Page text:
Customers waking up in India now have another couple of devices to pick from if they're interested in a new Android-based smartphone as Samsung have launched the Galaxy A3 and Galaxy A5 devices for Rs. 20,500 ($325, £210) and Rs. 25,500 ($400, £265), respectively. Both the A3 and the A5 are going on sale next week to offer Indian consumers with a slightly different take on the Samsung Galaxy experience. And by slightly different, I don't mean how the device performs but how it looks and feels because both of these devices use thin, unibody metal chassis. The Galaxy A3 is 6.9mm thick (thin?) and the A5 is even thinner, at 6.7mm.
Under the chassis, these devices are not high end devices. The A3 is arguably an upper low-range device and the A5 sits firmly in the mid-range. The Galaxy A3 is based around a quad core 1.2 GHz processor and a 4.5-inch, 960 by 540 pixel Super AMOLED screen. It has 1GB of RAM, 16GB of internal storage and a microSD card. The main camera is 8MP and the front facing unit is 5MP. Power is provided by a 1,900mAh battery. The Galaxy A5 is something of a step up, being based around the new 64-bit Qualcomm Snapdragon 410 processor (it's also a quad core 1.2GHz unit), but being paired up with 2GB of RAM and a 5.0-inch, 720p resolution HD Super AMOLED screen. It too comes with 16GB of internal storage and a MicroSD card slot, but the rear camera has been boosted to 13MP (it has the same 5MP front facing unit). The A5 uses a slightly larger battery at 2,300mAh. Both devices are available in a range of colors, including white, black and gold, and both run Android 4.4.4 KitKat under Samsung's TouchWiz interface.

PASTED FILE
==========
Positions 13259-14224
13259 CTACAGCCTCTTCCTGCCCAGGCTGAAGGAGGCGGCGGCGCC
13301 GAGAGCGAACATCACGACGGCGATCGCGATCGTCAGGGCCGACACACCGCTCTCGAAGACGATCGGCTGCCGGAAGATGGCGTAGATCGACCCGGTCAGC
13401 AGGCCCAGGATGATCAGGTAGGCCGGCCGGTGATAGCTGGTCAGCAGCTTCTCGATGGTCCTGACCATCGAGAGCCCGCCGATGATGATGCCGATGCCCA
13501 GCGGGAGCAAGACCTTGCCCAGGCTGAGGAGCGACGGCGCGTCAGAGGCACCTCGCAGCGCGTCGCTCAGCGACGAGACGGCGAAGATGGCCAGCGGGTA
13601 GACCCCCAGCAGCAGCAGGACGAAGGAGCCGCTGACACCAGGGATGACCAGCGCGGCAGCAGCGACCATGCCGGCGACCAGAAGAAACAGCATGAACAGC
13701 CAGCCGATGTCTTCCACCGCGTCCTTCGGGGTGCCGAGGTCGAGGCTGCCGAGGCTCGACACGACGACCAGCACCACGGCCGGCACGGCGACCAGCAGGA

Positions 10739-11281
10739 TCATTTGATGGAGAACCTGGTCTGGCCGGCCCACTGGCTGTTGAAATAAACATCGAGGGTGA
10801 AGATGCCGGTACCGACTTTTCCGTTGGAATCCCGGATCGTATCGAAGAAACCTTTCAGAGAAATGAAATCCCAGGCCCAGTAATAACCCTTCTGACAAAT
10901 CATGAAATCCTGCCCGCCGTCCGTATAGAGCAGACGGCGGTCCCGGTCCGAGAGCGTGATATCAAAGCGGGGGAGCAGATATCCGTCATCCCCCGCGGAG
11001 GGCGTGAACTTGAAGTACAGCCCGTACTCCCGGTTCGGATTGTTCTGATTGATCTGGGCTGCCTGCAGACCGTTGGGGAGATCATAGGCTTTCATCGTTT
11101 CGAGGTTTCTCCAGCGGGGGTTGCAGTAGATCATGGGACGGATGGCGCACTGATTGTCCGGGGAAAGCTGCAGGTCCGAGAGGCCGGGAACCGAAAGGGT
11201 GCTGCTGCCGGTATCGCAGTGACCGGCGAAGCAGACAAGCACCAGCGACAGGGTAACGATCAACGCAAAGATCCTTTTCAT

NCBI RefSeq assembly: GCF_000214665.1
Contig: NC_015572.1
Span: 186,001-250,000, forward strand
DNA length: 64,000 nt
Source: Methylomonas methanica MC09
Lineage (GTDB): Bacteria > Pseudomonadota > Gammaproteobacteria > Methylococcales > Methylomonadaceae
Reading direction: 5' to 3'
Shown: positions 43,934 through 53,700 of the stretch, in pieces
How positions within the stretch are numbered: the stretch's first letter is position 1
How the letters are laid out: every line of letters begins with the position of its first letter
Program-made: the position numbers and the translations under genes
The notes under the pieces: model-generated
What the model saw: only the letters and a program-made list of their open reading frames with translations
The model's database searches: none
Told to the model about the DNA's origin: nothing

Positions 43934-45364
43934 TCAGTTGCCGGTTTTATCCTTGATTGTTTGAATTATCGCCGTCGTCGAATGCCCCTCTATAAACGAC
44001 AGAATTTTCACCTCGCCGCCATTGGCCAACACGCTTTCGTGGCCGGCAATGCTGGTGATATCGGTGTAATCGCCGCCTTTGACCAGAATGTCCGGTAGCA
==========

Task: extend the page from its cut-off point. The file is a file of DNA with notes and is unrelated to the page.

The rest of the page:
These are both inoffensive devices and will likely sell on a mix of what they look and feel like to hold, rather than mind blowing specification. The A3 offers customers a raw hardware specification that only just pokes its head up over the Android One specification list (it has a better camera on paper and a MicroSD card, but it's also significantly more expensive). In use, I'd expect the A5 to feel very fluid, helped by a modern processor and plenty of memory. But Samsung need to get them in the hands of customers if they're to start selling in any number, as whilst they're inoffensive they're also forgettable once you think away from the metal, slim design.